Skit brings choices to stage
By Phyllis Moore
Published in News on May 30, 2006 1:48 PM
Health educator Rovonda Freeman did not want to talk to teens about issues like teen pregnancy, abstinence, avoiding drugs, the same old way -- with a lecture at the front of a classroom.
So, she decided to use drama to talk to area students about good choices -- and to illustrate the consequences of making bad ones.
Employed by the Health Department for the past four years, Ms. Freeman frequently visits schools around the county. Through WISH, the school-based health centers, she is also assigned to work at Goldsboro and Dillard middle schools, as well as Goldsboro High School.
Keeping her message fresh and creative can be a challenge.
"The way that kids relate to a lot of things is through media and music," she said.
Her idea to write a skit that could be performed by students for other teens evolved from a visit to Goldsboro High School nearly two years ago, she said.
Asked to speak to a freshman seminar class, she wrote a poem for the occasion, "The Next Story," which she later shared with students at schools around the county. Response was encouraging, prompting Ms. Freeman to expand on the idea.
She said that a family friend, local musician Tony Edmundson, provided her with a music track and gave her the chance to record the poem in his studio.
From there, a skit was born.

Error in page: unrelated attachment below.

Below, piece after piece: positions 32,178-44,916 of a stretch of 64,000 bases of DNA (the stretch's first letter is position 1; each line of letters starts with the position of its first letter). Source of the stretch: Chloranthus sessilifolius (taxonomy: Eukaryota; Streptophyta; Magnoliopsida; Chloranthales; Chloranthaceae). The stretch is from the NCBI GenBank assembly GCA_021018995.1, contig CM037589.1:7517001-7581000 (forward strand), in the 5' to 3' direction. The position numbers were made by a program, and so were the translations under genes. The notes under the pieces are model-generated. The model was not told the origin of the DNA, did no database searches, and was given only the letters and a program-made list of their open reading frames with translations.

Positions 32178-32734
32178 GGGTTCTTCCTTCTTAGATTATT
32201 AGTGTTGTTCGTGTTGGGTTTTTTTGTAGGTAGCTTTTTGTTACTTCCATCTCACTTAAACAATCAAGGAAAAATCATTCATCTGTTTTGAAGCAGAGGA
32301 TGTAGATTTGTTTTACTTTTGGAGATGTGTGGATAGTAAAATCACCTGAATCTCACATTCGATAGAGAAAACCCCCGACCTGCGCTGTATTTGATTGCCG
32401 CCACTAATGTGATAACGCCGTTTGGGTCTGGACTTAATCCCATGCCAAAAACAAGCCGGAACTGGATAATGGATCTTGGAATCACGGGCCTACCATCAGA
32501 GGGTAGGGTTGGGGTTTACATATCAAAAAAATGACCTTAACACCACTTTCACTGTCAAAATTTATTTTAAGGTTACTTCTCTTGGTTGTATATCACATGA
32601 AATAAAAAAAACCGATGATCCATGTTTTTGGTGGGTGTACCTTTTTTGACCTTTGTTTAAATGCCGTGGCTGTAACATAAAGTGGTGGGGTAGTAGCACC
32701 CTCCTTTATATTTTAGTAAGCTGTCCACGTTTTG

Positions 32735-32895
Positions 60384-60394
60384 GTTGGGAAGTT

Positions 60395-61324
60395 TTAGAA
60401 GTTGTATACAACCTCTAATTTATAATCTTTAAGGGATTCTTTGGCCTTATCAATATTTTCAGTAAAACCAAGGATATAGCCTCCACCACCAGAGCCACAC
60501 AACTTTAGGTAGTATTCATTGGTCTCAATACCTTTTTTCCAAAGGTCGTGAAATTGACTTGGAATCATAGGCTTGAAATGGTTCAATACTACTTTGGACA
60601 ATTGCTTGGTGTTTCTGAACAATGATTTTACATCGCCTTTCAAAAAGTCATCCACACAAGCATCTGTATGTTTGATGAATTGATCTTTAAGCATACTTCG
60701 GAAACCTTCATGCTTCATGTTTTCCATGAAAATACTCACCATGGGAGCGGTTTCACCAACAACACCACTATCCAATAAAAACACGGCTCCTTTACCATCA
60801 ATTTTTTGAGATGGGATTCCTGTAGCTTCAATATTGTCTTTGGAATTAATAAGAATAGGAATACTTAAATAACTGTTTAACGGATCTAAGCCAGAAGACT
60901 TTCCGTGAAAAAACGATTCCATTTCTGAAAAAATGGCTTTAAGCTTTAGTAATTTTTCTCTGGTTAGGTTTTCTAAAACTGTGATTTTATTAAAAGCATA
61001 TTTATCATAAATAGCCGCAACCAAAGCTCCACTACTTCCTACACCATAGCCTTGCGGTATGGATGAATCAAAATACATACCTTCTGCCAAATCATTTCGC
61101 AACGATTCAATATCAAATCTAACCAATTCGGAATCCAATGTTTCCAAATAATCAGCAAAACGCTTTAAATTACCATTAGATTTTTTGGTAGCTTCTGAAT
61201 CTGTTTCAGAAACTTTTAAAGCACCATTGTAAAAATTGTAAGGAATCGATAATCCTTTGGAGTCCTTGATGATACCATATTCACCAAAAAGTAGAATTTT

"It kind of filled in some of the places that the poem didn't," she said.
The playlet centered around a high school couple who began dating and found themselves in a situation with an unplanned pregnancy. Rather than dictating the outcome, Ms. Freeman wrote the skit with two different endings, and let the audience decide which direction it would go.
Either the couple could get married or part ways. Since the skit was all about making healthy choices, giving the audience a choice was also a teachable moment, she said.
"The two sides are something that all of us have in our possession," she said. "You hold in your heart a green side and a red side. The green side means you can do things, and you can face the consequences. The red side says that I'm worth the wait, and I'm worth waiting for."
She debuted the play through Goldsboro High School recently, with the aid of Jason Sharp, drama instructor at the school. Sharp's students performed in it before their peers.
Response was positive, she said, and immediate. Evaluations were distributed to students, with responses showing the teens wished the skit was longer, while some suggested more subjects be covered.
"I'm so amazed" in going through the evaluations, she said. "Some said, 'They talk like we talk.' It wasn't written necessarily like that, but I told the kids when they were performing it, I wanted them to get the message across; say it like they say it. I left the script to them."
And there might be more plays like this in her future, Ms. Freeman said.
"We could do other issues in the same format," she said. "They actually were really excited about doing it again and having another 'The Next Story' and talking about other issues."
Among the topics suggested was that of teens hitting their girlfriends, she said.
"You can't just do what you think they need; you have got to listen to what they need," she said.
There is also the possibility of taking her talents on the road.
"We're thinking about doing it in some churches," she said. "We would certainly love to work next year to put it in the middle schools with high school students performing it for them, other kids as role models."
At 29, the Eastern Wayne High School graduate says she will continue to seek creative ways to present messages that touch students' lives.
"I think the subject material can go for almost anything and then it's not in your face, (but) a subtle way to discuss something," she said.
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